Induction chemotherapy of operable NSCLC

Induction chemotherapy with a platinum-based doublet prior to surgery resulted in survival benefits similar to the ones achieved with adjuvant chemotherapy in patients with operable NSCLC.26 Therefore, induction chemotherapy is a valid treatment option for patients with operable NSCLC, particularly for those with marginally resectable tumors. Current clinical trials evaluate tyrosine kinase inhibitors as induction therapy among patients with driver mutation-positive NSCLC. Immune checkpoint inhibitors are also evaluated as induction therapy, either alone or in combination with chemotherapies.

Treatment of locally advanced NSCLC

Patients with locally advanced NSCLC require both local and systemic treatments and, therefore, multidisciplinary co-operation is crucial for their optimal care.27

Patients with completely resected tumors receive adjuvant chemotherapy. Selected patients, particularly those with marginally resectable tumors, are candidates for induction chemotherapy followed by local treatment. For the majority of patients, however, chemoradiotherapy remains standard treatment.27,28 Concomitant chemoradiotherapy is superior over the sequential approach.29 Consolidation therapy with durvalumab has recently been approved for patients with response or stable disease after chemoradiotherapy and PD-L1 levels ≥1% in their tumors. This approval was based on results of the PACIFIC trial which demonstrated improved disease-free and overall survival for consolidation therapy with durvalumab.30 High dose conformal radiotherapy and the addition of cetuximab to chemoradiotherapy failed to improve outcome of patients.31

Two major therapeutic strategies to improve outcome are currently studied within clinical trials. The first strategy focuses on the integration of immune checkpoint inhibitors. These drugs are evaluated as induction therapy, either as single agent or combined with induction chemotherapy, and also in combination with radiotherapy or chemoradiotherapy. Similarly, EGFR tyrosine kinase inhibitors are evaluated as induction therapy in patients with EGFR mutation-positive NSCLC. There is great hope that these strategies will improve survival of patients with locally advanced NSCLC in the future, although there is also concern that some of these combined treatments might result in unacceptable toxicity.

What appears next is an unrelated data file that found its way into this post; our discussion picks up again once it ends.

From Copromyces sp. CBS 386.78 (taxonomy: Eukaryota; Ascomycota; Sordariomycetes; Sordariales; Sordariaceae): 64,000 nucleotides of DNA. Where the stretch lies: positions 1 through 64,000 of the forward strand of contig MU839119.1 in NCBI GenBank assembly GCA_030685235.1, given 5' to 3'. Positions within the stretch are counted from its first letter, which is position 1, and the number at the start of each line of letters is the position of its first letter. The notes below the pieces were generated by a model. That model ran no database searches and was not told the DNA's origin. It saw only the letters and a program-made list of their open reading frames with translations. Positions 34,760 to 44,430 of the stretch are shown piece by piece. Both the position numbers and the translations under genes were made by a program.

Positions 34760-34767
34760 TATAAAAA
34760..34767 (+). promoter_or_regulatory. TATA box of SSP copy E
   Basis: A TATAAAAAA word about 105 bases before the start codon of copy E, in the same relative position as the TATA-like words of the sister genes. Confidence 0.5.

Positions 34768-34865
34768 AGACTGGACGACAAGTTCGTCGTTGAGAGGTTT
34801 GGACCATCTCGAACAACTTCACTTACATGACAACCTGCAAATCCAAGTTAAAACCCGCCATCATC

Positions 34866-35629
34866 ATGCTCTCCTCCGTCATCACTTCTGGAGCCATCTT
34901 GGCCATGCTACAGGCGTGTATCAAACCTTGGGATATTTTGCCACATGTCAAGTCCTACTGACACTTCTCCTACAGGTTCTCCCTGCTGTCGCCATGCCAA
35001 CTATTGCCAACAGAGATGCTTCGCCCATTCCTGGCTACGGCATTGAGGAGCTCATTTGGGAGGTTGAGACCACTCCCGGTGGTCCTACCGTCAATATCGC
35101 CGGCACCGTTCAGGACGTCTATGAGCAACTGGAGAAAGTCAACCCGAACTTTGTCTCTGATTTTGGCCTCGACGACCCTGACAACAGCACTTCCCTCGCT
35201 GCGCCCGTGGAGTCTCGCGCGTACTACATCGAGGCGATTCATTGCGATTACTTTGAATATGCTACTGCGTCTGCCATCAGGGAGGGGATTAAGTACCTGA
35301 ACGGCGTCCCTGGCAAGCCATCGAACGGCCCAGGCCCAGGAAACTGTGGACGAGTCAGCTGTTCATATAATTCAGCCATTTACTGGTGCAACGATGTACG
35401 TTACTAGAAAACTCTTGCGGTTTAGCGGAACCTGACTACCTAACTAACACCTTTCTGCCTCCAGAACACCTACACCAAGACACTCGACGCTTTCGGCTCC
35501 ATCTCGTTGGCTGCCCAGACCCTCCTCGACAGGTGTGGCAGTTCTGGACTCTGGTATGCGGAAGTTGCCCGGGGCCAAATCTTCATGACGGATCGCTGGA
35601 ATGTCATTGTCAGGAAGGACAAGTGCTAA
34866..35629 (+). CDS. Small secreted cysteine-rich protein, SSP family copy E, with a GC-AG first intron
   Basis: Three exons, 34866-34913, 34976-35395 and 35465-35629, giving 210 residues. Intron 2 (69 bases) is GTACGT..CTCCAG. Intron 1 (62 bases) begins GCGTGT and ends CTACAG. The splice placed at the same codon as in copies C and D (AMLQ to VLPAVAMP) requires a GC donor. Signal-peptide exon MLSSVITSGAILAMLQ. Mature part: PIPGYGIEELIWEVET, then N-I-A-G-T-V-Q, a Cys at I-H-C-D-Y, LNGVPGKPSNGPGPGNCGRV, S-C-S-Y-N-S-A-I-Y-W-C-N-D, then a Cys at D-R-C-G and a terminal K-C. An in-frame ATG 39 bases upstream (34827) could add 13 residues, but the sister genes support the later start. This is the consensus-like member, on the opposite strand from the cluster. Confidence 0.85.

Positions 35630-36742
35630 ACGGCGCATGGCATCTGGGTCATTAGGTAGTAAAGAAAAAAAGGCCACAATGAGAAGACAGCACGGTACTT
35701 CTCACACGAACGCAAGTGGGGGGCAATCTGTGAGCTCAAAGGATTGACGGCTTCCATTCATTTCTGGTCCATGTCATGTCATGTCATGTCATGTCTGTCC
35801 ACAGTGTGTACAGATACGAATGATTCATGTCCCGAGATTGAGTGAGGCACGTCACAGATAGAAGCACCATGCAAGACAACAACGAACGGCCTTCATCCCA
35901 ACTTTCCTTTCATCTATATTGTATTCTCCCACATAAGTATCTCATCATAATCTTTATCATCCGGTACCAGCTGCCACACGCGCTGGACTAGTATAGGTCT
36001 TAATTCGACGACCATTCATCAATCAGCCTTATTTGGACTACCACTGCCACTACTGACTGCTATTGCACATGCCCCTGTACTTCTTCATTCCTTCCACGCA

Treatment of advanced NSCLC

Patients with advanced NSCLC receive palliative therapies with systemic treatments and, in case of local problems, radiotherapy or surgery. Systemic anticancer treatments are chemotherapy, targeted therapies and immune checkpoint inhibitors. The type of systemic therapy depends on tumor histology, presence or absence of driver mutations in tumors, performance status of patients and other factors. Supportive care including end-of-life care also plays a major role in patients with advanced NSCLC.

Advanced driver mutation-negative NSCLC

Patients with advanced NSCLC have received first-line chemotherapy, maintenance chemotherapy and second-line therapy for many years.32–34 Immune checkpoint inhibitors have recently become part of the standard treatment for patients with advanced driver mutation-negative NSCLC.35 They were initially approved as single agents for patients who had been pretreated with chemotherapy. Then immune checkpoint inhibitors became established in the first-line setting, either as single agents or in combination with chemotherapy. Current treatment options for patients with non-squamous and squamous NSCLC are shown in Tables 1 and 2.

Table 1.

Treatment of advanced driver-negative non-squamous NSCLC.

  First-line  Second-line  Third-line 
All  Platin + pemetrexed  + pembrolizumab  Docetaxel ± nintedanib, Docetaxel ± ramucirumab  Gemcitabine, vinorelbine, erlotinib, anlotinib 
  Carbo + paclitaxel + bevacizumab + atezolizumab  Docetaxel ± nintedanib, Docetaxel ± ramucirumab  Gemcitabine, vinorelbine, erlotinib, anlotinib 
  Carbo + nab-paclitaxel + atezolizumab  Docetaxel ± nintedanib, Docetaxel ± ramucirumab  Gemcitabine, vinorelbine, erlotinib, anlotinib 
  Nivolumab + ipilimumab  Platin-based doublet  Docetaxel ± nintedanib, Docetaxel ± ramucirumab 
  Platin + pemetrexed  Atezolizumab, nivolumab, pembrolizumab  Docetaxel ± nintedanib, Docetaxel ± ramucirumab